I have read all of Joy Fielding's book and this one rates up with one of the best. This book hooked me right away and I could not stop reading until I finished. This story was definitely a suspensful book with some crime and mystery thrown in. Fifteen years ago, Carole Shipley was happily married with two young daughters. On her 10th anniversary, her husband wanted to take her to Mexico to celebrate. She did not want to leave her daughters with her mother, so the whole family set off. If she had known what was waiting for her, she would have made a very different decision. While celebrating with her husband and friends, her daughters were left alone in their room sleeping. Even though they checked up on them every half hour, the unthinkable happened, Samantha disappears. Of course the family becomes suspected, and Carole more so than her husband for her calm, cool demeanour. For 15 years Carole suffers not knowing where her daughter might be or what happened to her. Her relationship with her older daughter Michelle has suffered as a consequence of the kidnapping. Her marriage falls apart and her husband remarries and begins a new family. She tries to return to teaching but is let go from job after job. She finally has a position she likes when she gets a phone call. “I think my real name is Samantha. I think I’m your daughter.” The story is told from Carole's point of view and goes back and forth from the past to the present. This style does not always work and can be confusing, but it flowed nicely in this book. We see what Carol went through over the years and how the media treated the incident and her personally. She is continually scrutinized and villainized by the me. Her husband seems to be let off relatively easy by the media but she is constantly under attack. This book makes you think about the many cases in the media about family abductions etc. and how easily we can be manipulated by reporters. I found this book extremely emotional and thought provoking. I had to flip back a few times to see if I could figure things out. I wasn't even close in my guess to what happened. The solution did not become apparent until right before it was revealed, which to me makes for a great book. I highly recommend this great read by Joy Fielding to anyone who enjoys suspenseful reads. I would like to thank NetGalley and the publisher for the opportunity to read this book in exchange for an honest review.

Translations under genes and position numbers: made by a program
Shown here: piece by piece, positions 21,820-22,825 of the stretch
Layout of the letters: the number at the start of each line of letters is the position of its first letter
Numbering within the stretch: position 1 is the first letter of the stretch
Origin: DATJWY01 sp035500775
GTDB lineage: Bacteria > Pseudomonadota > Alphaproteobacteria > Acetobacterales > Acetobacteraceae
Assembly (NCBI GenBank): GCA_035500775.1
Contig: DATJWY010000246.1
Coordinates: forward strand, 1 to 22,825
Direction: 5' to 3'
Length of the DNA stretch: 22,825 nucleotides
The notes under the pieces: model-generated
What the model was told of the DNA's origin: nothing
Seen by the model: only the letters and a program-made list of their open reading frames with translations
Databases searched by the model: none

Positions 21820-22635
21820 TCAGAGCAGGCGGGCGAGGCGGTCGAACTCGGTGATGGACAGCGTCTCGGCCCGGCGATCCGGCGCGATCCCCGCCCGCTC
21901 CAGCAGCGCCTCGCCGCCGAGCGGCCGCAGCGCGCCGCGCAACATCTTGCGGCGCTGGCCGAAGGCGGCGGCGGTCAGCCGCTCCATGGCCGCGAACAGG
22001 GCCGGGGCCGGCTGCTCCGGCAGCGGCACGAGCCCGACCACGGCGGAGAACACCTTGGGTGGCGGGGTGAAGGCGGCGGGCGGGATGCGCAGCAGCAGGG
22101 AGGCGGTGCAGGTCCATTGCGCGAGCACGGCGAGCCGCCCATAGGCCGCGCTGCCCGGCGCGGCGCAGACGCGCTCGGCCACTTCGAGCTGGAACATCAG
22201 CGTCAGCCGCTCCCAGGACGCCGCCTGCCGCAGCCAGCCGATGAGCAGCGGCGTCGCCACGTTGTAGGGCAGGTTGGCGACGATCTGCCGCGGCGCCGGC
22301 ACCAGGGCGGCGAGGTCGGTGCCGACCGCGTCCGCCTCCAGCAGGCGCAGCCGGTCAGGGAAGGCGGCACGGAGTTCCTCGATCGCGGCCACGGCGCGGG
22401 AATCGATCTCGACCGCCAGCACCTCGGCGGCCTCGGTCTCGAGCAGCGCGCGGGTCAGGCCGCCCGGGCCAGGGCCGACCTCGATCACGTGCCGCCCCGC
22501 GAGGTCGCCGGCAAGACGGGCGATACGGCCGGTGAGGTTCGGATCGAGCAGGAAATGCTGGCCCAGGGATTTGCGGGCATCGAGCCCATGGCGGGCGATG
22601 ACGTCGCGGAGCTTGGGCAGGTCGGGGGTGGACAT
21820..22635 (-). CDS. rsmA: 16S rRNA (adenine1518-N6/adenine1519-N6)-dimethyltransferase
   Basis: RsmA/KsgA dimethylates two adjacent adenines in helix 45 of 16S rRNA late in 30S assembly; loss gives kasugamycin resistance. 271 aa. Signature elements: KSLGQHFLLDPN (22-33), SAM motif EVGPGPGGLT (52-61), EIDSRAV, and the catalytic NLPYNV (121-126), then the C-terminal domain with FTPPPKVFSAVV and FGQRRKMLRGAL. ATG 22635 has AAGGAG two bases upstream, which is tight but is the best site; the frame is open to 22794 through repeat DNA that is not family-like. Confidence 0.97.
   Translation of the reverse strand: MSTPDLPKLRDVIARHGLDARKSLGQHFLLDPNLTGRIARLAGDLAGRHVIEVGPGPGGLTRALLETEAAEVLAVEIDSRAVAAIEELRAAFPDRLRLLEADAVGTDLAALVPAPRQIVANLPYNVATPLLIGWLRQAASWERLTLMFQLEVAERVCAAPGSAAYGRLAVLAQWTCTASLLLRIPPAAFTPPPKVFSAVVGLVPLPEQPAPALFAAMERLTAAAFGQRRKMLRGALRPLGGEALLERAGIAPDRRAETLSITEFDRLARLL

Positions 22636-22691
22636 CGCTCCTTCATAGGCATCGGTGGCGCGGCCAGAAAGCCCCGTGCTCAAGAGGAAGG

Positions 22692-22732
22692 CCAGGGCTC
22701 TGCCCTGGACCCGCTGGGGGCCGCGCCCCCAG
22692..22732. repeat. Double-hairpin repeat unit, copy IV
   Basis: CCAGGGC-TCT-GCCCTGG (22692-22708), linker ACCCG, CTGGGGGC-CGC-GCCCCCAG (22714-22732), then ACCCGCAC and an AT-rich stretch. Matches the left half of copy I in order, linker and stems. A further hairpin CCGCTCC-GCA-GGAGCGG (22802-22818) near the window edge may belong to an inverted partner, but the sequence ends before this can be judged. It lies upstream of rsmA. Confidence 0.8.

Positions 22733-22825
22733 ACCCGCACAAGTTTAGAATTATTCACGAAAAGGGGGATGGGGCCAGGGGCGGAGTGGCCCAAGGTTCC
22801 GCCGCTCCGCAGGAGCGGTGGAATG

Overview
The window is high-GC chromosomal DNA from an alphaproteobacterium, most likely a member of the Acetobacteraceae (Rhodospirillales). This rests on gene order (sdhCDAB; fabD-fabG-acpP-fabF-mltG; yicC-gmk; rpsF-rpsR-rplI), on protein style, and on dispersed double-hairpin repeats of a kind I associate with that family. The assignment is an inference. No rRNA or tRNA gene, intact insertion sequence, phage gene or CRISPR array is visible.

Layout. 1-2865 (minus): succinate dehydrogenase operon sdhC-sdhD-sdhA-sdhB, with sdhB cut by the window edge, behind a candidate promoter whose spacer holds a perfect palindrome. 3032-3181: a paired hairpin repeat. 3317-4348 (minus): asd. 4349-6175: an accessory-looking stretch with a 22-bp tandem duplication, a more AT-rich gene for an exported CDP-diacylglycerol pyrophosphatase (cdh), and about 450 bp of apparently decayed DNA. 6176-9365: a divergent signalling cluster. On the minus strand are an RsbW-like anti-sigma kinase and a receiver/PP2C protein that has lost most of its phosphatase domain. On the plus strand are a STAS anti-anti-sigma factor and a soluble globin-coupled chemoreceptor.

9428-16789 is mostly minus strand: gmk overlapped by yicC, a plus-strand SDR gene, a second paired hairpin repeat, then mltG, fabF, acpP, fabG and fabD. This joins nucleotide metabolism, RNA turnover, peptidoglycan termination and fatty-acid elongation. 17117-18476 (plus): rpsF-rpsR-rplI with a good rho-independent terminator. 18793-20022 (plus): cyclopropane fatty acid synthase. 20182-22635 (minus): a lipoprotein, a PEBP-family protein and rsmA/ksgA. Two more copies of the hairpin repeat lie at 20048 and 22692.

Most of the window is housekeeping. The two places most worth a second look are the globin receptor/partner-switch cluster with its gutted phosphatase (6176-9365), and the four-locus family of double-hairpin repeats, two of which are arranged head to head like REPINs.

Another new to me author, that I am glad I discovered. Joy Fielding crafted a true “ripped from the headlines” tale of a kidnapped child, a marriage on the rocks and a family that may not survive the loss in She’s Not There. Caroline and Hunter are celebrating their ten year wedding anniversary in Mexico with family, friends and their two small girls. When the babysitter cancels, Hunter convinces Caroline to leave the girls asleep in the room and check on them every half an hour. When Caroline checks at the end of the night, the two-year-old Samantha is no longer in her crib. What follows is a media firestorm putting Caroline in the spotlight as an unfit mother. After fifteen tortured years, a phone call from a wary seventeen-year-old may change everything. Fielding crafted a masterful tale of intrigue and family drama. The writing was crisp and conveyed emotion easily. Speaking of emotion, She’s Not There had a palpable undercurrent of loss and grief throughout that was very powerful. The world created was real and I could picture the varied environments well. The pacing was good, the chapters in the past were quick, and even if the current dragged a bit, as a whole it worked. The characters were engaging and you felt with them. A few, notably the oldest daughter, were a bit overdone, but as with the pacing it worked in the total atmosphere. She’s Not There is a great read that I finished in one sitting. I stayed up late to finish, as I needed to know the truth. I was not at all disappointed by the ending and enjoyed the ride Joy Fielding took me on. I am again happy I found a new to me author to enjoy and my reading list is going to have some new additions with Fielding’s other books. Original review at 125Pages com I received this book for free from Netgalley in exchange for an honest review. This does not affect my opinion of the book or the content of my review.